Orlando Luis Pardo Lazo
When I was a biochemist, in cyanotic laboratories for imported carcinogenic reagents and the local air conditioning (much better than the caverns of the University of Havana, where all research is a joke to obtain scholarships abroad and stay there), among colleagues we were always more aware of Cuban literature than the world’s scientific journals, Zoé Valdés was the absolute best-seller, elbow to elbow with Reinaldo Arenas whom we read, unfortunately, posthumously.
But Zoé Valdés, moreover, survived. She was, in fact, the only living writing we knew in those years of very new authors with very good intentions but such bad anthologies. Zoé Valdés was irreverent irrefutable proof that there was a survival of Cuba in situ, her photos on the book jacket and her uncovered prose embodied a plus of courage and madness before our intranational experience of silences not so much sane as cowardly to the point of complicity.
I remember almost nothing of her early novels, those that we trafficked covered in pages from Granma of the nineties. I remember only the intensity. The magnificent tantrum. The grotesque passed by the pathetic and the pair a touch of the bad girl from her voracious naiveté. The political and the promiscuous, or course, running through it all like a tour de fuck. And also that little prudish word that the paraliterary police of the proletariat have tried to stigmatize: the vile thing (ignorant that the only vile thing has been our drab realism of little posts and conferences at the ministerial level).
Vile Valdés. What imbeciles. What a compliment.
Time has passed. Zoé Valdés, who erupted like a damn whirlwind, as the example and envy of the rest of the Cuban literary camp (the rest of the barren Cuban literary camp: rheumatic rhetoric of the Revolution), accused of being manipulative and lying by the intellectuals of respectable work and repudiable opinions, narrating Fidel like one obsessed (or, more risky yet, like a possessed girl is portrayed sitting with her legs scissored open), far beyond the weariness and the censorship, typing too many novels but each one a daughter of a riotous frenzy (at times hoarse), incorrect with balls, belligerent beast that can make certain paragraphs incandescent, chained in the streets of a country called Paris from where the Despotavana is the only impossible word, signing tomes and campaigns that will prick the lame ass of our highest authorities, “sow” (a word so Lezama-like, though no one suspected it today) as the call hears in more than one official office of Cuban culture, and what’s more, insatiable, undryable.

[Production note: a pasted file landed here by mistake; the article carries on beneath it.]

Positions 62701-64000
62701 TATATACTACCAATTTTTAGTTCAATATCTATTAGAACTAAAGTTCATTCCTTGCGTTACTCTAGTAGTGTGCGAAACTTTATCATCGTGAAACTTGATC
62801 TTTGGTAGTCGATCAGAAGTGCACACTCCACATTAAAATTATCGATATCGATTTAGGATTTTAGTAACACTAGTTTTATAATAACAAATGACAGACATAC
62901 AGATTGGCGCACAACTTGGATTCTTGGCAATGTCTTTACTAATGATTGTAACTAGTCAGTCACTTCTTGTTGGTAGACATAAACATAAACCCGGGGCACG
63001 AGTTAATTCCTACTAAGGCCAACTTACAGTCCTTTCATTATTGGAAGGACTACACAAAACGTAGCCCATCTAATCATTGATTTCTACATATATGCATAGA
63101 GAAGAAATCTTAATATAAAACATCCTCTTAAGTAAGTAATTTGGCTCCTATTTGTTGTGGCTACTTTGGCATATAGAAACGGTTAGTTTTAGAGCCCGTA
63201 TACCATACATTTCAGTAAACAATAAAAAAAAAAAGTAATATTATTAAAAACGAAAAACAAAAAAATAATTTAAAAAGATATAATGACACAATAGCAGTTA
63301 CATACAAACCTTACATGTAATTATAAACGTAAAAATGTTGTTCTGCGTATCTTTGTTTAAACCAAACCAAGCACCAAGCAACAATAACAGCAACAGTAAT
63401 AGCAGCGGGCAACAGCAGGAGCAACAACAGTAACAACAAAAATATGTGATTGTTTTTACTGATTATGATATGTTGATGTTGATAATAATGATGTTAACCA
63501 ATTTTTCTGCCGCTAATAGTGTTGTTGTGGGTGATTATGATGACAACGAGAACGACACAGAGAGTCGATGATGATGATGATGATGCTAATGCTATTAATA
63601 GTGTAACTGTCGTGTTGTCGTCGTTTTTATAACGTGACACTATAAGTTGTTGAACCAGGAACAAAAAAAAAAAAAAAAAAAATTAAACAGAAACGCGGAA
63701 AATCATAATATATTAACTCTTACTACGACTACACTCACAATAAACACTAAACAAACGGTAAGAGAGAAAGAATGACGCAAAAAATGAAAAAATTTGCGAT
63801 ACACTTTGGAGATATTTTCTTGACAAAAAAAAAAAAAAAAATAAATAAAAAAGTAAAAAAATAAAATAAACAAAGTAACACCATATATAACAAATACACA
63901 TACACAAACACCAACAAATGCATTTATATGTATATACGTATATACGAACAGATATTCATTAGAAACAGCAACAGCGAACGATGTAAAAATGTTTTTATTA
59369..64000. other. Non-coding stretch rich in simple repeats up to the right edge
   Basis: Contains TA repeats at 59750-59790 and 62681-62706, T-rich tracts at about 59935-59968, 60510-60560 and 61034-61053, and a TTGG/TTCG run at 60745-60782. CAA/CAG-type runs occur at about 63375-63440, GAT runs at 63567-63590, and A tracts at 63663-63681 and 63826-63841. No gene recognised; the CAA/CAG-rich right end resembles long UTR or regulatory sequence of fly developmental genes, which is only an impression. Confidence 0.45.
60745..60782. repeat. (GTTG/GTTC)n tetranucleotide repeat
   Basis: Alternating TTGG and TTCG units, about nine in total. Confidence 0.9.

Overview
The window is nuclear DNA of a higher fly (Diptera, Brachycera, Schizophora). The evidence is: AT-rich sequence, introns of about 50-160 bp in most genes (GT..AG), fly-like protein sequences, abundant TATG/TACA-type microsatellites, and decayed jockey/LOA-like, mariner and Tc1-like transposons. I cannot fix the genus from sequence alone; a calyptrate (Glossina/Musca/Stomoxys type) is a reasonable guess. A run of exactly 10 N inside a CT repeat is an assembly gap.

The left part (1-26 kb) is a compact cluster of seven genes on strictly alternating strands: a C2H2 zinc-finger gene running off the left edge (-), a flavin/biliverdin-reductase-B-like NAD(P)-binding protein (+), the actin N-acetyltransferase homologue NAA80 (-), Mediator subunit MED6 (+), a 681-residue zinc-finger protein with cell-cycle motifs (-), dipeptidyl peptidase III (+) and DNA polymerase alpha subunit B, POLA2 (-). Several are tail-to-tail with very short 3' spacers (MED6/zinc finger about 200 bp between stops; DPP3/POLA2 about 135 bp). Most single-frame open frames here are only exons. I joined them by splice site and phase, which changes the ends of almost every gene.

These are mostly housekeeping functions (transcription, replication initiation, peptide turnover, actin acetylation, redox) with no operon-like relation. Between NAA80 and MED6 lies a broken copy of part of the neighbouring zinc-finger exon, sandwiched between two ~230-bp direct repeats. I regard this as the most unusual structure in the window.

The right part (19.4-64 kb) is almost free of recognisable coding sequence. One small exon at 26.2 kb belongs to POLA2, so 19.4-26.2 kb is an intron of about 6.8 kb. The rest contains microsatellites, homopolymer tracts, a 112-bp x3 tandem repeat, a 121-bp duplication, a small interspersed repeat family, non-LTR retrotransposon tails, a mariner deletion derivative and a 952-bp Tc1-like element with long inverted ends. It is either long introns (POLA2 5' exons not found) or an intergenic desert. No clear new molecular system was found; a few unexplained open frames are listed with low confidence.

But she is also living the years of an exile in extremis which already begins to weigh on her work like a life sentence. But she is also a woman very alone in her war stories of best-sellerdom (every writing limit deserves the gift of this distancing).
Recently Cuba offered her another of its repugnance of repudiation, organized with the same script as in Banes and La Sorbona. The arrogance of those who consider themselves paradise on Earth has no measure nor control. And it is logical. Paradise like the concept it is, including God’s paradise. A terminal tyranny. A smiling socialization at the cannon. A blessing to pepe kettledrums. Since I was a boy the idea of paradise terrified me that my mother announced like in games after our respective deaths. My father already died in 2000. Hopefully he is not waiting for us there.
My solidarity with Zoé Valdés before this practice of intellectual stoning organized by those who do it “in solidarity with Cuba.” I’ve collided uselessly with her in the Cuban blogosphere, because in my debutant’s deliriums I think that in her rush to the tribune she has ended up attacking Cubans who serve with the same jargon of political paranoia used here by the Security organs. I don’t ask her pardon for these collisions, nor does she need a damn thing from me. Zoé shines like a dark diamond in this shadow that never will see I am me. But I say now that these outbursts will not repeat themselves.
I don’t want to know even one more post. I don’t need to know her to defend her against the fucking jiribillos who cause trouble (I lived one in the FIL of Guadalajara 2002 against Letras Libres magazine and I trembled that time at the gate and swore I would avenge the crime with my blog). A subterranean Zoé knows me better. That was the start of the Verbum, when the Barbarim of her books penetrated the end-of-century island, and, in the middle of our provincial illiteracy, her novels assembled in our name the radical puzzle of freedom.
Your health, Zoé. Vini, vidi, valdés.
November 23 2010